Trade Wars

China’s extravagant plan for the canal trade route from Greece to Europe

China Canal Trade Route
View of the port of Thessaloniki. Credit: George M. Groutas / Wikimedia Commons CC BY-SA 2.0

China plans to build a trade channel connecting Greece to Europe via the Balkans in order to speed up the transport of goods.

It would be part of China‘s $ 3 trillion Belt and Road initiative to close the infrastructure gap along trade routes to Africa, Asia and Europe.

It also signals the Asian giant’s ambition to play an even bigger role in global affairs.

China has already established a strong foothold in the Mediterranean by owning the main Greek port, the port of Piraeus, via COSCO.

COSCO has named the port of Piraeus as the largest in Europe and is investing hundreds of millions of euros in expanding its facilities.

However, the port to be used in the event of materialization of the Balkan Channel trade route will be the port of Thessaloniki.

An ambitious project

The plan envisaged by China is a vertical link between the Danube, the second longest river in Europe, and the northern Aegean coast of Greece, namely the port of Thessaloniki.

The navigable route will pass through the Morava and Vardar / Axios rivers, reaching central Europe without circling the Mediterranean.

The plan is to expand the rivers in parts so that large freighters can pass through them.

The potential project would bring radical changes to transport options in the wider European region.

However, the project to build a trade channel to Central Europe through the Balkans requires bilateral agreements with all the countries concerned.

More specifically, China must agree with Greece, Serbia, North Macedonia as well as with the countries of Central Europe.


If indeed China’s canal trade route materialized, the countries of the Balkans and Central Europe would get cheaper and faster goods, while maritime exports would also be cheaper.

At the same time, the Balkan countries would be able to ship local products to western EU markets more easily, faster and more cheaply.

The development of what China sees as the “New Silk Road” – involving land, air and sea – is already underway and the use of existing rivers could not be left out in the plan. wider.

The waterway would provide a much faster and cheaper route for goods destined for Europe from the East.

The development of the new waterway would provide a transport link from the Eastern Mediterranean directly to the heart of Europe, via the Axios / Vardar, Morava and Danube rivers.

The cargo would no longer need to be shipped to Gibraltar and from there to the Netherlands, or to be held in the narrow Bosphorus Strait.

Some early studies have indicated that such a route would be three and a half days faster than the existing option via Rotterdam.

Cargo from the Dutch port reached the Danube, flowing horizontally, from central Europe, in southwestern Germany, to the Black Sea, at a point on the east coast of Romania.

This is an attractive prospect for China and other East Asian countries, which annually export millions of containers to European markets and Russia.

Some waterways in Greece, Serbia and North Macedonia will need to be widened and deepened.

The minimum required for a cargo ship to cross river channels is 4 meters deep and 28 meters wide.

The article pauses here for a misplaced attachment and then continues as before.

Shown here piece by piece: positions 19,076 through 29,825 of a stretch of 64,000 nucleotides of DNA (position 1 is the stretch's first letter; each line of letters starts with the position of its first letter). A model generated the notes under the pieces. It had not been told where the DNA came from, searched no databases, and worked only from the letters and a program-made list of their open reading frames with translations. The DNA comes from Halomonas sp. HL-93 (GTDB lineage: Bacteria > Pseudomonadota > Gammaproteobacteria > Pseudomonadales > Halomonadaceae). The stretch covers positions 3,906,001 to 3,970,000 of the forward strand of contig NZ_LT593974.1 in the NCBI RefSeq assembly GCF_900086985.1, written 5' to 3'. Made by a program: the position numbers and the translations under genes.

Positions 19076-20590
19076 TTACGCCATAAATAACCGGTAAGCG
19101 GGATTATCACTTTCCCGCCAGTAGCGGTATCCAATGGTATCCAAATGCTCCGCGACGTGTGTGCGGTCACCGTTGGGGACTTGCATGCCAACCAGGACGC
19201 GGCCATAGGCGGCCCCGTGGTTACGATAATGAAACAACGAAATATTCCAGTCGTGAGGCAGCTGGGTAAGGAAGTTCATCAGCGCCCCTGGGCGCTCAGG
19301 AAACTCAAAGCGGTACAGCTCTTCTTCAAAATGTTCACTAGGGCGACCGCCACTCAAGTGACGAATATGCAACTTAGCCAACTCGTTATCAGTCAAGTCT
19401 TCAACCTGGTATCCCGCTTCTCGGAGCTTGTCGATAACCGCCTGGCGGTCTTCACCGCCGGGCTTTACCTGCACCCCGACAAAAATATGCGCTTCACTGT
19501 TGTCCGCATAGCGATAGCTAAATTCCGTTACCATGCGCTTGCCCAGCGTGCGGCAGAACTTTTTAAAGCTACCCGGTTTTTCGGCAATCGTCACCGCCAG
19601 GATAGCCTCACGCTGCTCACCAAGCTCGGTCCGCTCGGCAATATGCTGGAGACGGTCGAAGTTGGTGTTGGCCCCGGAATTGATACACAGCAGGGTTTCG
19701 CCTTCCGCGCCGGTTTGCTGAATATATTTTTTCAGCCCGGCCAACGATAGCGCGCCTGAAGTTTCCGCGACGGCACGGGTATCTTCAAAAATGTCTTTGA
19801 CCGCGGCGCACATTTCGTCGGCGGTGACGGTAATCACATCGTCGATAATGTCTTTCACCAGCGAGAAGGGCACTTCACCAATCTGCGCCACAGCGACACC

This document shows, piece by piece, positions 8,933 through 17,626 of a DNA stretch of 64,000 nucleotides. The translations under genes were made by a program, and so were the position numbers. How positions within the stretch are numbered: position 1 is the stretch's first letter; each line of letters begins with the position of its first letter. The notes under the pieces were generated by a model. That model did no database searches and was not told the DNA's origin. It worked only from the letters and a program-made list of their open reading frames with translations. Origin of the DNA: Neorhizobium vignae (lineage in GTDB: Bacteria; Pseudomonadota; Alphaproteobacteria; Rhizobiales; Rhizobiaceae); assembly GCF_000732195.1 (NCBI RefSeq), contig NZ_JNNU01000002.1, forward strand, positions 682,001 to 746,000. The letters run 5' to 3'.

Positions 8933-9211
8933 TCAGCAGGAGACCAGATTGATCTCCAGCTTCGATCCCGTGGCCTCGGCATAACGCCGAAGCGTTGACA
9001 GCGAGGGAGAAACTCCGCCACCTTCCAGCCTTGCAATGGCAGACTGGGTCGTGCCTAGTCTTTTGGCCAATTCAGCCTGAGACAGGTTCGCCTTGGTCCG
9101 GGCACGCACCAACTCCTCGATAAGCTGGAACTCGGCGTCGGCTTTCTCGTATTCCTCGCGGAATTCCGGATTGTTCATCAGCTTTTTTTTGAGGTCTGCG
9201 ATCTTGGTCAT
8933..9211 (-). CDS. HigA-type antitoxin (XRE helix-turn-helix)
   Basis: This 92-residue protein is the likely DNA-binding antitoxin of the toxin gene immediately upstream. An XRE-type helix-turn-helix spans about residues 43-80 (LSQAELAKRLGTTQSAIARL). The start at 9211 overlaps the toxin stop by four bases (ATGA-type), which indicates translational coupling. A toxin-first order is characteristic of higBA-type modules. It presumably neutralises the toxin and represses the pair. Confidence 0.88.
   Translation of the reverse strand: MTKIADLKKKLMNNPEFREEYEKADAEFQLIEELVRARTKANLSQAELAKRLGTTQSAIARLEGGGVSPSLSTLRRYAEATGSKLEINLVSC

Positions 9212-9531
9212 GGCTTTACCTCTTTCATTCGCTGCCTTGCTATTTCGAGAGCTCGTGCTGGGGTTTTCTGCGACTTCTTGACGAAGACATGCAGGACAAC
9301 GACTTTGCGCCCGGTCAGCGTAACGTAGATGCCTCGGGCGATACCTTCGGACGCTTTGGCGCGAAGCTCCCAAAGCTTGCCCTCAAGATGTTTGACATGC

Via the Bosphorus or Thessaloniki?

Currently, ships to Europe from China stop at the port of Piraeus or the Italian port of Trieste. From there, the goods are transported to Europe by truck, train or plane.

But moving goods to Central and Northern Europe in this way is expensive and it takes a long time for the cargo to reach its destination.

So there are two options for the China Channel trade route: freighters to enter the Danube from the Bosphorus or Thessaloniki.

The first option involves ships from Asia entering the Black Sea through the Dardanelles Strait and entering Europe from the point where the Danube empties into the sea.

From there, freighters can cross the Danube to reach major European ports like Budapest, Vienna and Amsterdam.

Using the Bosphorus route would require a ship to travel 1900 km (1180 miles) to reach Belgrade.

However, if the ships go to the port of Thessaloniki and connect to the Danube via the Axios-Vardar River, they will have to travel 1,000 km (621 miles) until they reach Belgrade.

There is a third option, but it is close to being unrealistic: Freighters from Asia can connect to the Danube via Venice, but that would require the construction of an 88 km long canal.

At a speed of 10 km / h, Chinese freighters need eight days to reach their European destination. Using the channels, it would take a little over four hours.

China’s canal trade route through Europe is not only much more profitable, it is also safer for the environment.

Fuel costs for the number of trucks, trains and / or planes needed to transport goods across Europe will be drastically reduced, not to mention limited pollution.

An idea almost two centuries old

The idea of ​​connecting the Mediterranean to the Danube actually dates back to the 1840s.

In 1907, the United States created an engineering commission to look through the possibility of building this project.

However, the Balkan Wars (1912-1913), World War I and World War II, the Cold War put the project on hold.

Today, the entrance from the Mediterranean to the Black Sea is controlled by Turkey, and such a plan would have to go through the Ankara government.

Therefore, Thessaloniki would be the ideal entry point to the Danube and the rest of the Chinese Canal Trade Route.

Such a move would inevitably reduce Turkey’s geopolitical power in the Mediterranean, while giving Greece an advantage as an international maritime transport hub.